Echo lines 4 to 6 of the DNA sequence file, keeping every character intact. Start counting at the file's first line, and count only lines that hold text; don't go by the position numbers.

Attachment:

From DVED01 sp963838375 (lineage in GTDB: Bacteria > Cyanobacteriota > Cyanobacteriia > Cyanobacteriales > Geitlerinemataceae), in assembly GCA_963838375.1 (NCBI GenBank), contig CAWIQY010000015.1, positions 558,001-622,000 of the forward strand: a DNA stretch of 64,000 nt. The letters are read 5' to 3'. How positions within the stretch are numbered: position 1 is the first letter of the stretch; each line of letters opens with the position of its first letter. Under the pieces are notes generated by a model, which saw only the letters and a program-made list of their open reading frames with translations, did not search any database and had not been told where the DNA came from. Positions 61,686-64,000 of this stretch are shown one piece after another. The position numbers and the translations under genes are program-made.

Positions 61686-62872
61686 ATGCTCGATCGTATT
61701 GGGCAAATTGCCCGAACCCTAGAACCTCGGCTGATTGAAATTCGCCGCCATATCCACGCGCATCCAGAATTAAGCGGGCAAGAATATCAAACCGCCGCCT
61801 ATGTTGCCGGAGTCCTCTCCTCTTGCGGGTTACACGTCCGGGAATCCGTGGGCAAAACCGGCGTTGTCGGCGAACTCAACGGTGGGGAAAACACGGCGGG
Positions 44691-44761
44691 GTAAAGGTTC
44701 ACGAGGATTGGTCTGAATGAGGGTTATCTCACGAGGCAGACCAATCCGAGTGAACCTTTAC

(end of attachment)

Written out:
61701 GGGCAAATTGCCCGAACCCTAGAACCTCGGCTGATTGAAATTCGCCGCCATATCCACGCGCATCCAGAATTAAGCGGGCAAGAATATCAAACCGCCGCCT
61801 ATGTTGCCGGAGTCCTCTCCTCTTGCGGGTTACACGTCCGGGAATCCGTGGGCAAAACCGGCGTTGTCGGCGAACTCAACGGTGGGGAAAACACGGCGGG
Positions 44691-44761